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  • Phil Keetley

Reflecting on the Sea Safety Course

Updated: Jun 27, 2019

We have just finished our second Sea Safety Week. It was a hugely successful week; full on, fun and with huge amounts of learning, by both the students and the staff! I remain convinced that this is one of the most comprehensive training courses available for the intermediate sea kayaker. That is a bold statement I know, but let me explain...

Would you know what to do next?  Injured casualty in the sea.

We start the course by discussing leadership, followership, leadership failures and guiding. This is a led discussion, but based on genuine experience, neuroscience and research, and everyone has something relevant to contribute. This sets us up with structures and systems to manage an incident - any incident. We then start our Rescue Emergency Care 1st aid course, (Level 3 with enhance skills).

REC 1st Aid Training

Highly practical and jargon free, we aim to get the basics right and provide the confidence and skills to assess, treat and monitor casualties over protracted periods of time. The scenario based exercises become increasingly complicated and we add extra environmental pressures as we go. The medical and injury incidents provide the start point to apply the leadership skills. We do this in a non-judgemental and hugely supportive way; this is not an assessment, this is training. Our instructors have decades of military, police and civilian experience of real life-threatening incidents. This is not some macho test, but a supportive and inclusive attempt to really help train people to be better medics and leaders. Our staff provide the casualties, allowing participants maximum time hands on with injured people.

Detailed sea kayak rescue practise

We spend a morning on rescue practise, really getting the detail of numerous rescues right. Deep water, cold water; swimmer; hand of god; and some you probably haven't seen before. This session builds skills and confidence and ensures that everyone has a toolbox of rescues at their disposal to suit the situation and the conditions; there is no one way to rescue. We finish the day with some more first aid and incident management scenarios, now in full context of the marine environment.

Primary survey and vital signs recording on the beach

Rafted sea kayak tow - checking vital signs on the move

Another session is spent on the intricacies of towing, doing first aid whilst in a rafted tow; managing spinal injuries in the sea and casualty handling.

Managing a possible spinal injury in the sea

We then switch focus to looking at Sea Survival. This is a unique course, distilling our knowledge of cold water shock, immersion hypothermia and safety and rescue. You can gain a wee preview video here. This ends with a practical session where you are out on the sea, alone, out of your boat and unable to self-rescue (due to cold, injury, extreme conditions etc), where you practise your 'firing sequence' enabling you to maximise the chances of rescue. Whilst a worst case scenario, the focussed training on firing flares, using PLBs, VHF radios and other signalling and survival techniques just could make the difference.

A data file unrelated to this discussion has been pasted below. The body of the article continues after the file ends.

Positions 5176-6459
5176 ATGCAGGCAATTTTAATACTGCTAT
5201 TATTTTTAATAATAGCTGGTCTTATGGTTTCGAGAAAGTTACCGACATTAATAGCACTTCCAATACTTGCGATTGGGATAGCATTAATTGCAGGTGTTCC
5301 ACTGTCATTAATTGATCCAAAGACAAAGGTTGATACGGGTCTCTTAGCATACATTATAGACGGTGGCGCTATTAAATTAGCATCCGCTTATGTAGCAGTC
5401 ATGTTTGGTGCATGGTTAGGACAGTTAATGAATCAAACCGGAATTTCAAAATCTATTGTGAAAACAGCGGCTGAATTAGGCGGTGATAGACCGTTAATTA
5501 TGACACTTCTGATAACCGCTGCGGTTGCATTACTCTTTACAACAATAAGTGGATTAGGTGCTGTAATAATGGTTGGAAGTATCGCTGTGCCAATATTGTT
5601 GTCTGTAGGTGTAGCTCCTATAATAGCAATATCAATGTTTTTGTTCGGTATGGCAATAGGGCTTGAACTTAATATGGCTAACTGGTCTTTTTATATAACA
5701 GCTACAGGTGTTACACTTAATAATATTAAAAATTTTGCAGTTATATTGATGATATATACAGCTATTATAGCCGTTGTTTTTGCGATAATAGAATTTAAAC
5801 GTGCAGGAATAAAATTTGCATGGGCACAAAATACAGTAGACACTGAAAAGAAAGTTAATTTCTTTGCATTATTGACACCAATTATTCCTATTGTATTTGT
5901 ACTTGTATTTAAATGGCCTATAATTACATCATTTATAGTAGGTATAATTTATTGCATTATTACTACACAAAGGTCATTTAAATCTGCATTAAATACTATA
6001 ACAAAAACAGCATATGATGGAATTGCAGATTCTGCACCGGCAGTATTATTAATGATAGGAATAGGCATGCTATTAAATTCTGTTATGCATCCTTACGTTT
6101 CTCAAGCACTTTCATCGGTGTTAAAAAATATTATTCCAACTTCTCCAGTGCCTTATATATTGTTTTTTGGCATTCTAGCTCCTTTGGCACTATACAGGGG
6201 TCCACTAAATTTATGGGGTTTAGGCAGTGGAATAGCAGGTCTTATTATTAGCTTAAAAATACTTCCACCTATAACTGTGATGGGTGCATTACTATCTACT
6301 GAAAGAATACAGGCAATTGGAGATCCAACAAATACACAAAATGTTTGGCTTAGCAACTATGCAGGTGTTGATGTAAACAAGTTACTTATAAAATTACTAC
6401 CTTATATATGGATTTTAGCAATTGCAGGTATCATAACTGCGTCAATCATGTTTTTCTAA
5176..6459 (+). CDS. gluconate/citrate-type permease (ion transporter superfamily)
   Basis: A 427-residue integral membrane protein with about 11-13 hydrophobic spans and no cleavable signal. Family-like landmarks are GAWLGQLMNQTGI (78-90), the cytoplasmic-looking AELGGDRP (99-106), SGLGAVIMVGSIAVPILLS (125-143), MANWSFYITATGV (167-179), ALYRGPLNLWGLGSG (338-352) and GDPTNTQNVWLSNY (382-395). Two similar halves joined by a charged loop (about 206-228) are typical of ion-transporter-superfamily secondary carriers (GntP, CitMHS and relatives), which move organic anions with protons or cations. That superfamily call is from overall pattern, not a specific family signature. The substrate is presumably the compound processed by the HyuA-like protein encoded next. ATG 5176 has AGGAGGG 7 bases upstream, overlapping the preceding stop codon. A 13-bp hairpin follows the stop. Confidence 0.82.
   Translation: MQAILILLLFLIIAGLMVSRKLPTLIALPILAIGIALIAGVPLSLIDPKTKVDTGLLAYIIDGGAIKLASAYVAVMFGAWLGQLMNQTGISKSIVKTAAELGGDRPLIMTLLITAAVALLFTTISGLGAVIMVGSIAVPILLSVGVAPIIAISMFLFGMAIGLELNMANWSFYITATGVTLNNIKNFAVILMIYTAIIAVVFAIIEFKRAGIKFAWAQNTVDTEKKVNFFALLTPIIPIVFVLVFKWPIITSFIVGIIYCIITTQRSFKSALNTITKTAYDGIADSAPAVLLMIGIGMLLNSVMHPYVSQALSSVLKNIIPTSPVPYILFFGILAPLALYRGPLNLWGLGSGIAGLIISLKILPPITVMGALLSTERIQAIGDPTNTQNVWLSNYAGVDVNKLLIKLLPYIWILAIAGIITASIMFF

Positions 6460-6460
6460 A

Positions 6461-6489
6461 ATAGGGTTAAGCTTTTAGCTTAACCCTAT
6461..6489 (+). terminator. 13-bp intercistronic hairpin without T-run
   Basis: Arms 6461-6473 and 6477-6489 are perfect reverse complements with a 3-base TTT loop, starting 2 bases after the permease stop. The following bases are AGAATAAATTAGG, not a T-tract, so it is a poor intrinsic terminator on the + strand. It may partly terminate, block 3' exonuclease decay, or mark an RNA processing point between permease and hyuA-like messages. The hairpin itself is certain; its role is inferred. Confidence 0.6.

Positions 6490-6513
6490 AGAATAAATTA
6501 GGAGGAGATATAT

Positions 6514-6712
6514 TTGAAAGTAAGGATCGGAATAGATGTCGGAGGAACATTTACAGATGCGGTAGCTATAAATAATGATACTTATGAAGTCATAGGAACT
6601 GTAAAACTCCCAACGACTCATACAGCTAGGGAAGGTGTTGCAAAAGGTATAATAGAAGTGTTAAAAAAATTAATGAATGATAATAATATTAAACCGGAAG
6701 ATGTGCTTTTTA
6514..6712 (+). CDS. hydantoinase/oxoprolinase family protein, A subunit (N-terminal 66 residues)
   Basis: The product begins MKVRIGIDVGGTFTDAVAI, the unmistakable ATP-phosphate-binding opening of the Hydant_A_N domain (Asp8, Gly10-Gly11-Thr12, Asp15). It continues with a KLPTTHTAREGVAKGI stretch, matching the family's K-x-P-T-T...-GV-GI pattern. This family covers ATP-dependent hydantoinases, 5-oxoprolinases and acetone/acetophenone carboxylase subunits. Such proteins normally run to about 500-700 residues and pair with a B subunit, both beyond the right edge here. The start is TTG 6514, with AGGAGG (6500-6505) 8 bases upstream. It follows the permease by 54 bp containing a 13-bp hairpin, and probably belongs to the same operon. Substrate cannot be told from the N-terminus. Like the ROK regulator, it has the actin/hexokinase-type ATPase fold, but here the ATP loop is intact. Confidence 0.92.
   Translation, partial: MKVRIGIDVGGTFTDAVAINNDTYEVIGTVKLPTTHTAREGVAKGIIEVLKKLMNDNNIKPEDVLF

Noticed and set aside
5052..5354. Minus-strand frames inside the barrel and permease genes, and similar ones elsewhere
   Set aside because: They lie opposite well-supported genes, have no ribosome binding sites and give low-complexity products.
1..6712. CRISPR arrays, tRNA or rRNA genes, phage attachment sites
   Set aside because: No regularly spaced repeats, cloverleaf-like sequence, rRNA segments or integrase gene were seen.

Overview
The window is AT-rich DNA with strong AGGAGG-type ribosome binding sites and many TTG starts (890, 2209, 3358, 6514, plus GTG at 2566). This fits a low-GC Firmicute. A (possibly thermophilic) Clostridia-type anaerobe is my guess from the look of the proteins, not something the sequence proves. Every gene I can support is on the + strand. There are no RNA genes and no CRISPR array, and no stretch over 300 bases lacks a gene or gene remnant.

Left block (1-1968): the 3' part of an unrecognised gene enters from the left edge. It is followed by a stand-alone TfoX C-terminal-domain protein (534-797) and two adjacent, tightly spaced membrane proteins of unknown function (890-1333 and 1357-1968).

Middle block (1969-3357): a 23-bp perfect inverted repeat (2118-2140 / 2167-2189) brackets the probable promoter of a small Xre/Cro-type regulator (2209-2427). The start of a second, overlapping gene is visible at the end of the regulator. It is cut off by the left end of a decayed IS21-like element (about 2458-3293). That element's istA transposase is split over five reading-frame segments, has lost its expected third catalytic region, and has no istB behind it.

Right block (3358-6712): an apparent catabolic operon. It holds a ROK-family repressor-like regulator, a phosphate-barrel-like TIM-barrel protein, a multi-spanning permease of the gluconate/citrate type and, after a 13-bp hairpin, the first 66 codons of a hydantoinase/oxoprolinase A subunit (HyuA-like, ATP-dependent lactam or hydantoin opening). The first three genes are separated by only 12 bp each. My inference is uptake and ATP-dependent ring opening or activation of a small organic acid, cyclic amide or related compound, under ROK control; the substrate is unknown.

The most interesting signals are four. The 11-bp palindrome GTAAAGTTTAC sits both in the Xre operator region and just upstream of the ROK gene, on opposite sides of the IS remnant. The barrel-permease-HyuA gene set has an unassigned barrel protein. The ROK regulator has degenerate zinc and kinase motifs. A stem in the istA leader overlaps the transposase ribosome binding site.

Sea survival position - calling for help, PLB deployed.

Whilst some folk are out trying to survive the savage sea, the rest are learning how to build emergency shelters, lights fires (without matches), and get the long term casualty management sorted. We use real radios to practise MAYDAY calls and provide a lecture on the practical aspects of VHF use that isn't really covered anywhere else.

Emergency shelters and casualty care

At this point we try and bring the entire learning together, and run incidents at sea over a protracted period. You will be required to complete the technical rescue of a casualty in the water, deliver an immediate primary assessment at sea, and then set up a tow to get everyone to the safest location. As the tow takes place, make an effective MAYAY call, then manage the casualty in to an emergency shelter, monitor the vital signs, and treat the injuries found. Eventually, you prepare for a rescue, perhaps by helicopter - preparing the kit and boats and being prepared to handover the casualty in a professional manner to a medic.

The course is run from a couple of locations, each providing accommodation and easy access to the beach so that we are able to transition from focussed coaching on the sea to warm coffee and reflection in the classroom! This really focused coaching approach supports rapid skill development.

I made a bold statement at the start of this post, but I genuinely do not know where else the training is as realistic. We pride ourselves in pragmatic realism and creating a supportive environment. We always have small numbers and three members of staff including at least one female coach. We have had some great reviews of this course, which you can read on our Facebook page here.

If you like the look of our unique course, we are running the next Sea Safety Week from 8 - 12th October 2018 from Anglesea Outdoors, Anglesea, North Wales. Do get in touch - we hope to see you out on the sea somewhere soon.

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